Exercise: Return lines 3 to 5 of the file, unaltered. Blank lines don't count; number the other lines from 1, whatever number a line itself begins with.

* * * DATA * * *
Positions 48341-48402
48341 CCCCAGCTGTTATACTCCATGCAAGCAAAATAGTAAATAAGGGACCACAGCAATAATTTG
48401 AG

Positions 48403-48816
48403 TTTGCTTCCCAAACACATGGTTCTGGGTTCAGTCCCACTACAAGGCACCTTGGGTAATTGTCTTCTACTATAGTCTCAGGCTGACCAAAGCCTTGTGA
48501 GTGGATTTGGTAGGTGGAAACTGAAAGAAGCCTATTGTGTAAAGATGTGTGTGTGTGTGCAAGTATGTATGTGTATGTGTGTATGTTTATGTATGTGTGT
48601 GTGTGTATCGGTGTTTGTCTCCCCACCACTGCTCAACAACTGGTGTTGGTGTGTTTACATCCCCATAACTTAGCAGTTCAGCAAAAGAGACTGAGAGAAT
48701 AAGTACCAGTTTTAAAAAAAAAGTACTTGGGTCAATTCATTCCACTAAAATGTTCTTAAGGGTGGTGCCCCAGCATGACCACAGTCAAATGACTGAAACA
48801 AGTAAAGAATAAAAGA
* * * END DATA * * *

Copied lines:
48401 AG

Positions 48403-48816
48403 TTTGCTTCCCAAACACATGGTTCTGGGTTCAGTCCCACTACAAGGCACCTTGGGTAATTGTCTTCTACTATAGTCTCAGGCTGACCAAAGCCTTGTGA